Sussex

Ryan Lock death: Soldier 'turned gun on himself' while fighting IS

Ryan Lock
Image caption Ryan Lock's family described him as a "caring and loving boy"

A "heroic young man" who fought with Kurdish forces in Syria killed himself to avoid falling hostage to Islamic State (IS) militants, an inquest heard.

Ryan Lock, 20, from Chichester, died in December with the People's Defence Units (YPG) in Raqqa.

When wounded and surrounded by IS fighters he turned his gun on himself to avoid capture and a "frightening and painful death", the hearing was told.

A former chef without military skills, he told family he was on holiday.

Combat 'secret'

After revealing he was not backpacking in Turkey as they had thought, Mr Lock kept in touch with his family via Facebook Messenger, the inquest in Portsmouth heard.

He sent them pictures and updates on the military training he was receiving, but never revealed he was involved in combat.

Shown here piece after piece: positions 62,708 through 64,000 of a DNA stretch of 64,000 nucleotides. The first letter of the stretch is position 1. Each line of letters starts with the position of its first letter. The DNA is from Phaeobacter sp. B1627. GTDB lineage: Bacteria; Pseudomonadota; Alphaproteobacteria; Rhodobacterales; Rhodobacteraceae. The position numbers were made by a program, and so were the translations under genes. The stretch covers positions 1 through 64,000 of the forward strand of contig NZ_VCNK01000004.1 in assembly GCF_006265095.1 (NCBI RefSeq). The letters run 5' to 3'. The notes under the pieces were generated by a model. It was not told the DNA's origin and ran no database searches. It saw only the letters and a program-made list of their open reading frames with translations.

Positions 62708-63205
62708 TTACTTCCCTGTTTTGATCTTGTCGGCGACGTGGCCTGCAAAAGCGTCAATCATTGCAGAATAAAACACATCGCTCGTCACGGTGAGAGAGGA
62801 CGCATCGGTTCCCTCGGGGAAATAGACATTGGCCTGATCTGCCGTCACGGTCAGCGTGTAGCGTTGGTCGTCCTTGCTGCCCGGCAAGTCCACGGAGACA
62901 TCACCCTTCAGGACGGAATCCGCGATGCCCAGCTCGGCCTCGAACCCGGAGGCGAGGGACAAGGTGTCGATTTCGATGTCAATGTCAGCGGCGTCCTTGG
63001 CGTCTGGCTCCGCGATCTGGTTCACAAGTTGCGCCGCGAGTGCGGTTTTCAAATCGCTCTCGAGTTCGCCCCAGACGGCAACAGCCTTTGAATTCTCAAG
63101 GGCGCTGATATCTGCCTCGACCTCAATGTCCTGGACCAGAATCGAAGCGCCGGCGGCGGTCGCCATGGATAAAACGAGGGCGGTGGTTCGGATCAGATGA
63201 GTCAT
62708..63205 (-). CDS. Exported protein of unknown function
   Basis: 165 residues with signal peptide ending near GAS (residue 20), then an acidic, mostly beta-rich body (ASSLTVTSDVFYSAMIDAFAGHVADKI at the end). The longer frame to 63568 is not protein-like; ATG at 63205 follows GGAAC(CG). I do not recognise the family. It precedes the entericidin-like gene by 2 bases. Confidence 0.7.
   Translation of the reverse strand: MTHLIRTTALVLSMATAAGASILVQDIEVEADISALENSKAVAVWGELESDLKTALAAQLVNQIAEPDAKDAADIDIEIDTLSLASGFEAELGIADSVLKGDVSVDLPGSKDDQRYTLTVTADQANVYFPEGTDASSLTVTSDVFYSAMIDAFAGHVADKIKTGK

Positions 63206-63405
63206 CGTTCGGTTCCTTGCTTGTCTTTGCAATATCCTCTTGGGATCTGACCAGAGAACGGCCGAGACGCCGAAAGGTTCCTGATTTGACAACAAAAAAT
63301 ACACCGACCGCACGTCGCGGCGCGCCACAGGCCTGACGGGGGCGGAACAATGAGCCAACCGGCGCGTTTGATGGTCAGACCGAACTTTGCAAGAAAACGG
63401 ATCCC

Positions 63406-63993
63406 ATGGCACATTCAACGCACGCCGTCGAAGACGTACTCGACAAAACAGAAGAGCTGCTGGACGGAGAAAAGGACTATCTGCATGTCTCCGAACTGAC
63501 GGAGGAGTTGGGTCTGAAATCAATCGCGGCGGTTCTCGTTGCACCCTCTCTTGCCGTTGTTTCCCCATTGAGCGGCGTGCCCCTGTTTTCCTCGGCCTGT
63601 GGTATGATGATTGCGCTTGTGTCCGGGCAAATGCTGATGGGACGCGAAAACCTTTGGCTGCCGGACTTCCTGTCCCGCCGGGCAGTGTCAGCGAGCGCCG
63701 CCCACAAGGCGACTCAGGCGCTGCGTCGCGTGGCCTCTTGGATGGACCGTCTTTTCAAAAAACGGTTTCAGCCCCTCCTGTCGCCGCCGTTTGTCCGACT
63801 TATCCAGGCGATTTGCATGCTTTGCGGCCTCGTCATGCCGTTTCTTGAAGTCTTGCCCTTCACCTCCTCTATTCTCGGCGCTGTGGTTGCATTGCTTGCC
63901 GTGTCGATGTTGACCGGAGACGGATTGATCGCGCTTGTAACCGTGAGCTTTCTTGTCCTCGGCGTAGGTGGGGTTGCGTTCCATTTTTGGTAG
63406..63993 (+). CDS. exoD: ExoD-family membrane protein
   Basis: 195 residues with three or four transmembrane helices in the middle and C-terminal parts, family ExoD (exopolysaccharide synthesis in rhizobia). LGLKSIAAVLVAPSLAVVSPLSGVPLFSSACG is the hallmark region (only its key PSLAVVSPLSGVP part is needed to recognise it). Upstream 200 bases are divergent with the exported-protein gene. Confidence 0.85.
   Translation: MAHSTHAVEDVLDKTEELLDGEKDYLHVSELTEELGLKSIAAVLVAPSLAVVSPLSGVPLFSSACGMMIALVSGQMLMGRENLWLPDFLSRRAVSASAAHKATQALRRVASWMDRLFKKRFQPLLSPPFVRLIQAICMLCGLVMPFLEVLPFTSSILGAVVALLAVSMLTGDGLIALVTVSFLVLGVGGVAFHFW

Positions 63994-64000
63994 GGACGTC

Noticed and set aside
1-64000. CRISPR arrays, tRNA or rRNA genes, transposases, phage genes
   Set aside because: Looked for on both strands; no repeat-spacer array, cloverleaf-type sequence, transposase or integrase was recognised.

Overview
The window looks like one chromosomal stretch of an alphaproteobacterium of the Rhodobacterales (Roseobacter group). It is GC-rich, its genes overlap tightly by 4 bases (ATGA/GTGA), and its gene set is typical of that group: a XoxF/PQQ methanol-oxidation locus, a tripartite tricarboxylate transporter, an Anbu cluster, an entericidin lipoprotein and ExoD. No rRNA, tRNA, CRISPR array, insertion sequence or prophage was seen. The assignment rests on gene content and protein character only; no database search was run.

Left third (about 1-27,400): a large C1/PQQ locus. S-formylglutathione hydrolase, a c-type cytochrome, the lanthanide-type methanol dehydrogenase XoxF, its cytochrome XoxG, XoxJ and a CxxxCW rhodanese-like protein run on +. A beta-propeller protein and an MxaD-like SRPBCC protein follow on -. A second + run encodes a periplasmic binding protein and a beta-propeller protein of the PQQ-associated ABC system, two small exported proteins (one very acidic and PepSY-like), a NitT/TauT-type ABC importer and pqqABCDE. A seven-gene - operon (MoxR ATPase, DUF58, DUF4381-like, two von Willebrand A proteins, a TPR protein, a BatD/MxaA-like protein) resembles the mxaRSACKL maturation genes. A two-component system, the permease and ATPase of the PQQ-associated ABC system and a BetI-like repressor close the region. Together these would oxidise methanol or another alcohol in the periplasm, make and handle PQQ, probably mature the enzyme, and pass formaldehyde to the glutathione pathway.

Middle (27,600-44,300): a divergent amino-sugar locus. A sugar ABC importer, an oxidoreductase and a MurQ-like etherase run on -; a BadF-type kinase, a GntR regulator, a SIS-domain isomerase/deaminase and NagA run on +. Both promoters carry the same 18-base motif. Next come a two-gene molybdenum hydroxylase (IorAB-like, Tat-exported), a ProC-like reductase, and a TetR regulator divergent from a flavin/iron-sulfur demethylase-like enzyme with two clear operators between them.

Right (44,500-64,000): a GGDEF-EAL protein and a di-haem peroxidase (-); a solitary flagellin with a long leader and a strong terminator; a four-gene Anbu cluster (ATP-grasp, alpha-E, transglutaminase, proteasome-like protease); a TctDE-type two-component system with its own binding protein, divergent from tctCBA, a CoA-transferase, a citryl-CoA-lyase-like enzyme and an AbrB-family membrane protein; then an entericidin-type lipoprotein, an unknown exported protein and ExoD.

But after losing contact with him last December, Mr Lock's father Jon Plater found images online of his son with an IS fighter standing over his body in the northern city of Raqqa - considered to be the terrorist group's de facto capital.

Recording a narrative verdict, coroner David Horsley said Mr Lock sustained a leg wound that left him at risk of falling into the hands of a "cruel and ruthless" enemy.

Image copyright AFP
Image caption Kurdish forces are fighting for the city of Raqqa

Mr Horsley added: "He was not prepared to let that happen and used his own weapon to avoid capture. That can only be viewed as a brave action."

The coroner described Mr Lock as a "heroic young man", and added: "He died doing something he quite clearly believed passionately in."

'Alarm bells'

Pathologist Dr Basil Purdue said Mr Lock's cause of death was a single gunshot wound to the head.

Mr Lock's mother, Catherine, said that before he left home Mr Lock had mentioned how bad the situation in Syria was, but "it wasn't something he would constantly comment on".

He became secretive, and Mrs Lock said: "Deep down, there were things setting off alarm bells but I wasn't getting the answers."

When Mr Lock revealed he was en route to Syria, to serve with the YPG as a chef with hopes to train as a medic, Mrs Lock said she "absolutely panicked".

She tried not to be negative for fear of him severing contact and told him: "I'm proud of you, but for God's sake come home safely".

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